In the end, perhaps Daredevil's most lasting legacy is in that in casting Jon Favreau as Foggy Nelson, this is the movie that ushered into the Marvel fold the man who would go on to successfully launch the MCU with Iron Man in 2008. It's wild to watch the behind the scenes, making of material from the set of Daredevil and see Favreau interacting with Johnson knowing that this guy who's playing the second banana here is going to literally change the face of popular culture and birth the MCU. For his part, Johnson went on to direct another underrated Marvel adaptation with 2007's rip roaring Ghost Rider (I really wish he'd come back for another Marvel movie or even an episode of a Disney + series) but Favreau permanently changed Marvel's fortunes. That doesn't happen without Favreau making that initial connection with Avi Arad and Kevin Feige on Daredevil. So if you love the MCU, thank Daredevil for making it possible.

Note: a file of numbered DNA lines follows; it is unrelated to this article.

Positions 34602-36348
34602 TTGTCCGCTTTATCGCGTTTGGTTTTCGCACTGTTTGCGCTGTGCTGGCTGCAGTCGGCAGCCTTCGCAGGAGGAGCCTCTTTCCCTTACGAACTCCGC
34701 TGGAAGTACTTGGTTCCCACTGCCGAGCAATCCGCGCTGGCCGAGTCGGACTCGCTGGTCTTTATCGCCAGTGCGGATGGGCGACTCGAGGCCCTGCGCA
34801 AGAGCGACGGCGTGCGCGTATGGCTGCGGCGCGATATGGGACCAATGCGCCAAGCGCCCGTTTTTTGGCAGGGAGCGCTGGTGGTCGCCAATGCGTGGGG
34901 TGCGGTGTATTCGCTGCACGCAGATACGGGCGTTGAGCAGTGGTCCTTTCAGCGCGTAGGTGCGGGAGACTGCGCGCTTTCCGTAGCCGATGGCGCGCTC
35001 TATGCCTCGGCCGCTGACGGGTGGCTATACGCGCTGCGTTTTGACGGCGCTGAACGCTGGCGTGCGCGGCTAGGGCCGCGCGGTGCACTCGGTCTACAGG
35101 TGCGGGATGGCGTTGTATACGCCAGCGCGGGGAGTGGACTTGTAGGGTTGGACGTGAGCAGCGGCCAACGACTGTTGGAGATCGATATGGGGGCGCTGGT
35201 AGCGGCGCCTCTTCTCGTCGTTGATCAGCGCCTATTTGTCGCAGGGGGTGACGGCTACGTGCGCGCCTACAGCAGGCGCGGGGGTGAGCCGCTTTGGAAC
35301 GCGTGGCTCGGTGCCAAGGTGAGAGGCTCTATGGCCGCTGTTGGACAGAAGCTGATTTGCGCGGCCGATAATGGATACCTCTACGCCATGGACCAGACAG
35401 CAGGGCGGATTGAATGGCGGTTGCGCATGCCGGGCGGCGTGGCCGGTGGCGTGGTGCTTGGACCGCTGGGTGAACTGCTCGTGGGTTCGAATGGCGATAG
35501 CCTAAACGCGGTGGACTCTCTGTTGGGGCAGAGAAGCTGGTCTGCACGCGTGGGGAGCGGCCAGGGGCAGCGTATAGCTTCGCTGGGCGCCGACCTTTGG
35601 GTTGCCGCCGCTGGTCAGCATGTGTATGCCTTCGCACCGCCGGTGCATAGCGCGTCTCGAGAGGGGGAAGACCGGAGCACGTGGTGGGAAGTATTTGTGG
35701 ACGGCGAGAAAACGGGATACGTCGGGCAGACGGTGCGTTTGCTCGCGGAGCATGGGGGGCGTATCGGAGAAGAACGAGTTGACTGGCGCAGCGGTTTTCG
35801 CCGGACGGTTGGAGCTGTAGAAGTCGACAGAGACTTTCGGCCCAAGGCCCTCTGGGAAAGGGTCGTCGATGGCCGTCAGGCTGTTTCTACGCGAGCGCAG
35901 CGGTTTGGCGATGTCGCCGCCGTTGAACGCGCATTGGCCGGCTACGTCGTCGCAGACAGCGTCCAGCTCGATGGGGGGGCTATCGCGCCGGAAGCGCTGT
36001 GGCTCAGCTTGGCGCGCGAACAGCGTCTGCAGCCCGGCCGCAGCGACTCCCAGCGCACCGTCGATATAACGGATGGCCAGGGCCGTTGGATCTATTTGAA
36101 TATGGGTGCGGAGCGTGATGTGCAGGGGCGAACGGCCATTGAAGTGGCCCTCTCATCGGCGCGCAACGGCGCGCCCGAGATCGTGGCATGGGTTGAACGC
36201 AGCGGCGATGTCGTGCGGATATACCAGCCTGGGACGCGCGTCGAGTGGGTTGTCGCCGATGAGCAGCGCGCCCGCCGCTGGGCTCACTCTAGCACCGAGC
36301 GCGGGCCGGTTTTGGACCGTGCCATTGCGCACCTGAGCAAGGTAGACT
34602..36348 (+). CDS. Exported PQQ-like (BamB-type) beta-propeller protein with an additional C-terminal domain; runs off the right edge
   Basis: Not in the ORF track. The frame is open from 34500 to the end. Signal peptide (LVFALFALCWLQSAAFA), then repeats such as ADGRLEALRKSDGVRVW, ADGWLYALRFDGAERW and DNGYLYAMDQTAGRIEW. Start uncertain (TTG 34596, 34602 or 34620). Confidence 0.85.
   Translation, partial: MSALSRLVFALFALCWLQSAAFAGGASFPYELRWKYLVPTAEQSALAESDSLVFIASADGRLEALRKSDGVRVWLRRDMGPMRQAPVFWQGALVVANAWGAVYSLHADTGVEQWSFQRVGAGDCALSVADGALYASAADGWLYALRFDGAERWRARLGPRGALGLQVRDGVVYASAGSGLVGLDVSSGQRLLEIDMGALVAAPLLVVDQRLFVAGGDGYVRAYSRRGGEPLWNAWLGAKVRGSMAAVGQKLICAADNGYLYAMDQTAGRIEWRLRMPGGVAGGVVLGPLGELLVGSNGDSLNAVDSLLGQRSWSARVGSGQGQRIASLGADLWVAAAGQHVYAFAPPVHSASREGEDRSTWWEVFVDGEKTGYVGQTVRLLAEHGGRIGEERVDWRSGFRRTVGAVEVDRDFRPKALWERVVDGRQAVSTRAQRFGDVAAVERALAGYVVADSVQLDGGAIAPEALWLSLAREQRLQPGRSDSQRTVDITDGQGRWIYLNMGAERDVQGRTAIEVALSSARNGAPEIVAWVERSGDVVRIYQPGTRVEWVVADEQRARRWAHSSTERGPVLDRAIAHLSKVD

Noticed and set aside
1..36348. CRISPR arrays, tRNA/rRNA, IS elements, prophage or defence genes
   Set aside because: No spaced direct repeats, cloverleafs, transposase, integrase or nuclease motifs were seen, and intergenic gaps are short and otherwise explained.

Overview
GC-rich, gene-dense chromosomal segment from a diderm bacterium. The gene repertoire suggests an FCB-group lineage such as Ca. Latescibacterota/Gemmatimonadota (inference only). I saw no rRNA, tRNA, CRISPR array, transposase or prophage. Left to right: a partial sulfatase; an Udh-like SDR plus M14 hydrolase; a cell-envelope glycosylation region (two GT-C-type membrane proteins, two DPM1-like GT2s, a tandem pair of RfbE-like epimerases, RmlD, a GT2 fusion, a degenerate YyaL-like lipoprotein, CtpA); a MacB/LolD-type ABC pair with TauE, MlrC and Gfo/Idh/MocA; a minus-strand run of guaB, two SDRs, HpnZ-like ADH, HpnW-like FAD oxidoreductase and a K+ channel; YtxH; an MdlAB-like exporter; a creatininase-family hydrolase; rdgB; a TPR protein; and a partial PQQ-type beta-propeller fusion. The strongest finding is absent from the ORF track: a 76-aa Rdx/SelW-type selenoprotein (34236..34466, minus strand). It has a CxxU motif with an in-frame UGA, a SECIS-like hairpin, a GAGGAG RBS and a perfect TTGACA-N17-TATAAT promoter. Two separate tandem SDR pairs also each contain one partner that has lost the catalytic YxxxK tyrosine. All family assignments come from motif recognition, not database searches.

The character of Daredevil may have gone on to be securely owned by Charlie Cox but Daredevil still has the sole bragging rights to being the one and only Daredevil solo movie. I do expect we'll see Cox's DD on the big screen in the next Spider-Man movie but will he ever get his own solo film? I tend to doubt it (although I'd love to be wrong on that) so for the foreseeable future, 2003's Daredevil will stand as ol' Hornhead's one big screen outing. Twenty years later, it remains a solid superhero movie, even if many remain blind to its appeal.